If what Gamespot’s review on Winning Eleven: Pro Evolution Soccer is true, a copy of the game could never be sold or loaned to another PS3 owner for online play without handing over account details.
From the review:
It’s also worth noting the online registration process, which locks your copy of the game to your Konami account for online play. This means that if you ever want to sell your copy of the game, the next person will be unable to play online unless he or she has your registration details. To our knowledge this is the first time this has happened in a PS3 title, and Konami’s UK office declined to respond to inquiries over why the system was implemented.
A game that locks to the first person that owns it? That’s a bold way to stop the used games problem dead in its tracks, though I’m not sure that any gamer would stand for this. If this is really the case, stores that stock used games (like GameStop) would have to somehow monitor if the game has had its online ability ‘used’ or not.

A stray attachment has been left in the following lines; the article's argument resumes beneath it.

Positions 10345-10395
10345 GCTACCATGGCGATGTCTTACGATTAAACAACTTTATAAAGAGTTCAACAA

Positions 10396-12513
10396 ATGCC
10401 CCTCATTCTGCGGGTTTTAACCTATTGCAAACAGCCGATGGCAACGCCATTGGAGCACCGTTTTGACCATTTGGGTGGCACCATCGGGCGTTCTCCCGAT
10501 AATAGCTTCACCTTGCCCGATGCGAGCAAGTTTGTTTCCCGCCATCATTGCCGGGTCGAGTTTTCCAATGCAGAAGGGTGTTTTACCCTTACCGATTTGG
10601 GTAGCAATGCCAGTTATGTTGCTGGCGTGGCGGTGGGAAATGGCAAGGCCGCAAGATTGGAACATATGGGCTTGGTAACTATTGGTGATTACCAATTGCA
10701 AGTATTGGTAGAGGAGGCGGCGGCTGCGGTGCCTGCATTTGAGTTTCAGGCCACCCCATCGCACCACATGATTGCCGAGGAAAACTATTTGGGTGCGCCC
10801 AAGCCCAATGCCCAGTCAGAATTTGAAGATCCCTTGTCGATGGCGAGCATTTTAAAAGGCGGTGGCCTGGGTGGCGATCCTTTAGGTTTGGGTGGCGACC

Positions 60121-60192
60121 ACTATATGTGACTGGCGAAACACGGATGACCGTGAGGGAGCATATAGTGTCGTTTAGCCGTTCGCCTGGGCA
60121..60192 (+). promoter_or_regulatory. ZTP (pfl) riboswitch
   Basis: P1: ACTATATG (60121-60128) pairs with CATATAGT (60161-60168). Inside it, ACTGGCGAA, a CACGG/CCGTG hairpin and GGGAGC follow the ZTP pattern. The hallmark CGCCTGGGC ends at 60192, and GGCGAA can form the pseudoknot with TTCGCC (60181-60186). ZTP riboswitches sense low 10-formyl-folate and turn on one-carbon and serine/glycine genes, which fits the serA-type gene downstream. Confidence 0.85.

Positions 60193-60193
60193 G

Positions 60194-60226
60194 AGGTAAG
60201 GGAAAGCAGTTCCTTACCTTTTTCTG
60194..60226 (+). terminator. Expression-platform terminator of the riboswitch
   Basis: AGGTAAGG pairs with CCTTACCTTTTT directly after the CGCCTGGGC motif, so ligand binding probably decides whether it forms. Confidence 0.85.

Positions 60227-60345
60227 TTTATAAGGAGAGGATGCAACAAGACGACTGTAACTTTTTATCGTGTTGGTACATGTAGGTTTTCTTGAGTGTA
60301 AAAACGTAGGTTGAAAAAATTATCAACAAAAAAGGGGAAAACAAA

Although this is a Konami game, and the game uses a Konami account, it sounds suspiciously similar to other recent rights management issues Sony has had in the music and film industry. Let’s hope we hear some clarification on this issue soon.